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"That ain't true, General," Si protested. "He was fired out of the regiment a year ago. He's a citizen."

"Silence, Sergeant. Billings? Billings? The name of the Lieutenant-Colonel of the 200th Ind. happens to be McBiddle--one-armed man, good soldier. Billings? Billings? T. J. Billings? Is that your name?"

"Yes, sir," answered Billings, beginning to look very uncomfortable.

"Didn't you have some trouble about a bunch of cattle you sold to the Quartermaster-General?"

"Well, there was little difference of opinion, but--"

"That'll do, sir. That'll do for the present. I begin to get you placed.

I thought I knew the name Billings as soon as you spoke it, but I couldn't remember any officer in my army of that name. Now, Sergeant, tell me your story."

"General, me and my pardner here," began Si, "have bin home on wounded furlough. Wounded at Chickamauga and promoted. We got orders to bring on this squad o' recruits from Jeffersonville for our rijimint. We got in last night and this mornin' me and my pardner started out to see if we could find someone to direct us to the rijimint, leavin' the squad alone for a few minutes. While we wuz gone this feller, who's bin fired out of our rijimint and another one that he was in, come along and tolled our boys off, intendin' to sneak 'em into another rijimint and git pay for 'em. By great good luck we ketched him in time, just before you come up.

You kin ask the boys themselves if I hain't told you the truth."

"Good idea," said the General, in his quick, peremptory way. "You three (indicating Si, Shorty and Billings) march off there 25 paces, while I talk to the boys."

Gen. Sherman, for it was the Commander of the Military Division of the Mississippi, who, with his usual impetuous, thorough way, would investigate even the most insignificant affair in his camps, when the humor seized him, now sprang from his horse, and began a sharp, nervous cross-questioning of the boys as to their names, residence, ages, how they came there and whither they were bound.

"You came down with this Sergeant and Corporal, did you? You were recruited for the 200th Ind., were you? You were put under the charge of those men to be taken to your regiment?" he asked Pete Skidmore, at the end of the line.

"Yes, sir," blubbered Pete. "And they are always losin' us, particularly me, durn 'em. Spite of all I kin say to 'em they'll lose me, durn their skins."

"No, my boy, you sha'n't be lost," said the General kindly, as he remounted. "Stick to our command and you'll come through all right.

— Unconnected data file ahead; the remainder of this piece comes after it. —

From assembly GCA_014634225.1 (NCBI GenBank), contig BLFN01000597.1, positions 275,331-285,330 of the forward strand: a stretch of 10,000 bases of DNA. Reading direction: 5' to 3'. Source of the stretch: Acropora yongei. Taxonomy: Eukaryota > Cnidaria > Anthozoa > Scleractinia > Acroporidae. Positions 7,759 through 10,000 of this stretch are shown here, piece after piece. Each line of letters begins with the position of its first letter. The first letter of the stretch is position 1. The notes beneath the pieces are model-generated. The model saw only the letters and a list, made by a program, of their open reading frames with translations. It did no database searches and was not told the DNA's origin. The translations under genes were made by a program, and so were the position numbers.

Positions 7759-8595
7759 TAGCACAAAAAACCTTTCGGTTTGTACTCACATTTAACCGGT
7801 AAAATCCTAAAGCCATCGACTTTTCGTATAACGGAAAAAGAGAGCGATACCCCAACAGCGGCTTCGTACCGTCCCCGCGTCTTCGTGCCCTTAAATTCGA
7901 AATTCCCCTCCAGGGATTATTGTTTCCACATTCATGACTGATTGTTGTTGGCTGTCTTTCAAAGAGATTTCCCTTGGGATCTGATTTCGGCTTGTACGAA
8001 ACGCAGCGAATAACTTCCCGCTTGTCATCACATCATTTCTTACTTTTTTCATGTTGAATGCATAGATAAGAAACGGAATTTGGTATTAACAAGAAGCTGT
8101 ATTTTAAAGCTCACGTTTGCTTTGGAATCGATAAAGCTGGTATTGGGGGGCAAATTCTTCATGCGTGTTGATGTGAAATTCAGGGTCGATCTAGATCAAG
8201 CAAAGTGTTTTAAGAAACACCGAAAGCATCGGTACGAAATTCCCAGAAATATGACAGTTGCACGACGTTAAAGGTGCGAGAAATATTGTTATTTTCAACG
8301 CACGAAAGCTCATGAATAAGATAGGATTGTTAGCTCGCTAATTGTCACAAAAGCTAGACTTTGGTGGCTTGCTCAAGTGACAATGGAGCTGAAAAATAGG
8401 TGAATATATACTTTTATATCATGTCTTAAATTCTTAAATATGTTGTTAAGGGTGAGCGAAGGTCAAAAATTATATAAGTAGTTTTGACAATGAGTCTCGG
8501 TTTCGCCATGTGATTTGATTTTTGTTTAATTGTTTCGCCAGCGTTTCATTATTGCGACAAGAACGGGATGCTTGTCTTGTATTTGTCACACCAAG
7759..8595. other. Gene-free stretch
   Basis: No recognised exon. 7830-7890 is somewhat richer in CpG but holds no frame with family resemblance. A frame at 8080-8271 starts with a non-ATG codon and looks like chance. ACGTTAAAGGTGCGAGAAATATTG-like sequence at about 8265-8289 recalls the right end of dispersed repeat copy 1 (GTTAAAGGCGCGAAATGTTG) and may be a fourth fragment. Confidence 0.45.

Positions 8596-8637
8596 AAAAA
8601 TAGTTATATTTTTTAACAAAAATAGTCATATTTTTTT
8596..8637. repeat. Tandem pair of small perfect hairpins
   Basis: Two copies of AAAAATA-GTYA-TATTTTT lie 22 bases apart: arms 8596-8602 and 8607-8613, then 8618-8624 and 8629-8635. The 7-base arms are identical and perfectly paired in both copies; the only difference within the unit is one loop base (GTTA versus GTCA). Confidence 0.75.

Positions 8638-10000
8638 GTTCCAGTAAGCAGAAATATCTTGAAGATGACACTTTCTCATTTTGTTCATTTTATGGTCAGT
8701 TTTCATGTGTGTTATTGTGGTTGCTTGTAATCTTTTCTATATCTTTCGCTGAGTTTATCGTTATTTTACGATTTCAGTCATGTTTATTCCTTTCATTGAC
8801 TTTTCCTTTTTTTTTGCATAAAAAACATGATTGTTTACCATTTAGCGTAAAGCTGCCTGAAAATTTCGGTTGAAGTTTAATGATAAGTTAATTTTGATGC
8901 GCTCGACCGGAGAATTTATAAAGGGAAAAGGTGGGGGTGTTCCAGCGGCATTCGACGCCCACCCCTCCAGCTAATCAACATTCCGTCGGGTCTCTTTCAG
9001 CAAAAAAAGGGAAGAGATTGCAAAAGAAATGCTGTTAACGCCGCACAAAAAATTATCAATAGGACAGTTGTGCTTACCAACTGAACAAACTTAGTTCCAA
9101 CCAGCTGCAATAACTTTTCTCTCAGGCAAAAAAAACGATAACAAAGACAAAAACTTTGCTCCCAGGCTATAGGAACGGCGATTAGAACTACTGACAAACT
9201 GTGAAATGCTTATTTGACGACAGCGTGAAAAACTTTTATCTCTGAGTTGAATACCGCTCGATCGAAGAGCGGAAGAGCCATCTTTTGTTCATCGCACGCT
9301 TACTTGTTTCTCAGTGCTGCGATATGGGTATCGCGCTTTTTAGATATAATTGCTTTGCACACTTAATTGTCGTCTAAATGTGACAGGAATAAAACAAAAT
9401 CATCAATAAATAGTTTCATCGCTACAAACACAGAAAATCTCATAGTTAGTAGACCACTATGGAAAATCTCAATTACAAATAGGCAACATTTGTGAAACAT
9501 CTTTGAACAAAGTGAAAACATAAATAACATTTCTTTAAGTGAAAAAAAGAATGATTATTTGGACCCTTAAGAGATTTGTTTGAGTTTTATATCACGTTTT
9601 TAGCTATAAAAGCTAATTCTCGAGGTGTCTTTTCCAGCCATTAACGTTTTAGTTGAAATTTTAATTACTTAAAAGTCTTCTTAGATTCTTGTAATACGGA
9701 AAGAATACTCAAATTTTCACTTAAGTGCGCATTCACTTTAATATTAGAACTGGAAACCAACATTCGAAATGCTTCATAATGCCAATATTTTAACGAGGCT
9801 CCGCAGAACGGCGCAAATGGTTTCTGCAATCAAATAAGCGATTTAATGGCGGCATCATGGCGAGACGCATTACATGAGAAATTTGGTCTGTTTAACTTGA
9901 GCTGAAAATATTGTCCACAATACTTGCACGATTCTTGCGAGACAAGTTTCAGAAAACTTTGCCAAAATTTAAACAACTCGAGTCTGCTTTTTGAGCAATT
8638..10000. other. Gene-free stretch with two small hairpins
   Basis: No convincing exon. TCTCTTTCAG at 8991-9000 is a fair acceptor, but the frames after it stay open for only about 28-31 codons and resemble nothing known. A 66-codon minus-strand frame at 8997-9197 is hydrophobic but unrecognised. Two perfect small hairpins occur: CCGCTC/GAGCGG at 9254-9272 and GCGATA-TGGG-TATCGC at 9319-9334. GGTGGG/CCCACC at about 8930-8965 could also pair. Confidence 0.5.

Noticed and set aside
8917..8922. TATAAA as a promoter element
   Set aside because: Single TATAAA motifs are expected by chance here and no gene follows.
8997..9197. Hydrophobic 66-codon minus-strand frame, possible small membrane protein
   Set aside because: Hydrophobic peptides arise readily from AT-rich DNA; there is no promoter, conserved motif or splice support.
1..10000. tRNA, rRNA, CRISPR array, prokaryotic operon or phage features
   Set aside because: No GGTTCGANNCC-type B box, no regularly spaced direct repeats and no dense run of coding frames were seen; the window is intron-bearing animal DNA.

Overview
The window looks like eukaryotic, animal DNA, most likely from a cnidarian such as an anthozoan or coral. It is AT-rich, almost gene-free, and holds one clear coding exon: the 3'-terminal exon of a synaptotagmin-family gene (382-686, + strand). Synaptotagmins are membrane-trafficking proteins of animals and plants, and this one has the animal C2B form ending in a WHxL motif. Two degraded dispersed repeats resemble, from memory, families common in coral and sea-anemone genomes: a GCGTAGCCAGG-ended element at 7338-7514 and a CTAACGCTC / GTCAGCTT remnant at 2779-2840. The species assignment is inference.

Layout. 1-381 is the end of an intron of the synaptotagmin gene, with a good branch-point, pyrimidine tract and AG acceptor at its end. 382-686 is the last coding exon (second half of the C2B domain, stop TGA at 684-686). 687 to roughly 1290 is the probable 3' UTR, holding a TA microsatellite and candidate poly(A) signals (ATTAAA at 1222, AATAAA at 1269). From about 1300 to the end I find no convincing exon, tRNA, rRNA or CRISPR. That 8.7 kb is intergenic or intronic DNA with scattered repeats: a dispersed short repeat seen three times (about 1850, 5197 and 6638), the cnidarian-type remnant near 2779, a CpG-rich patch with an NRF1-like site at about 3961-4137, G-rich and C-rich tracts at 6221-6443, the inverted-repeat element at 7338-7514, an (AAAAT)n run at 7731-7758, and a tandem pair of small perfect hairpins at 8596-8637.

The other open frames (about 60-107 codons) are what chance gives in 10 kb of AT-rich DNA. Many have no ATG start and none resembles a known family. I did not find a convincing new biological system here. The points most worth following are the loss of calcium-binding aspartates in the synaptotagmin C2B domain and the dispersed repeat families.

Billings, you thorough-paced rascal, I want you to get to the other side of the Ohio River as quickly as the trains will carry you. I haven't time to deal with you as you deserve, but if I have occasion to speak to you again you'll rue it as long as you live. There's a train getting ready to go out. If you are wise, you'll take it. Serg't Klegg and Corp'l Elliott, you deserve to lose your stripes for both of you leaving your squad at the same time. See that you don't do it again. You'll find the 200th Ind. in camp on the east side of Mission Ridge, about a mile south of Rossville Gap. Go out this road until you pass old John Ross's house about a half a mile. You'll find several roads leading off to the right, but don't take any of them till you come to one that turns off by a sweet gum and a honey-locust standing together on the banks of a creek. Understand? A sweet gum and a honey-locust standing together on the banks of a creek. Turn off there, go across the mountain and you'll find your camp. Move promptly now."

"I declare," said a big Wagonmaster, as the General galloped off, "if that old Gump Sherman don't beat the world. He not only knows where every regiment in his whole army is located, but I believe he knows every man in it. He's a far-reacher, I tell you."

"Great Jehosephat," gasped Shorty, "was that Gen. Tecumseh Sherman?"

"As sure 's you're a foot high," replied the Wagonmaster.

"And I told him to mind his own business," stammered Shorty.

"Yes, and if it hadn't bin for him you'd 'a' lost us, durn it,"

ejaculated little Pete Skidmore.



SI AND SHORTY were too glad to get their boys back, and too eager to find their regiment, to waste any time in scolding the derelicts.

"Now that you boys have had a good breakfast," Si remarked with an accent of cutting sarcasm, "at the expense of that kind-hearted gentleman, Mr. Billings, I'm goin' to give you a pleasant little exercise in the shape of a forced march. If you don't make the distance between here and the other side o' Rossville Gap quicker'n ary squad has ever made it I'm much mistaken. Shorty, put yourself on the left and bring up the rear."

"You bet," answered Shorty, "and I'll take durned good care I don't lose little Pete Skidmore."

"Now," commanded Si, getting a good lay of the ground toward the gap, "Attention. All ready? Forward, march."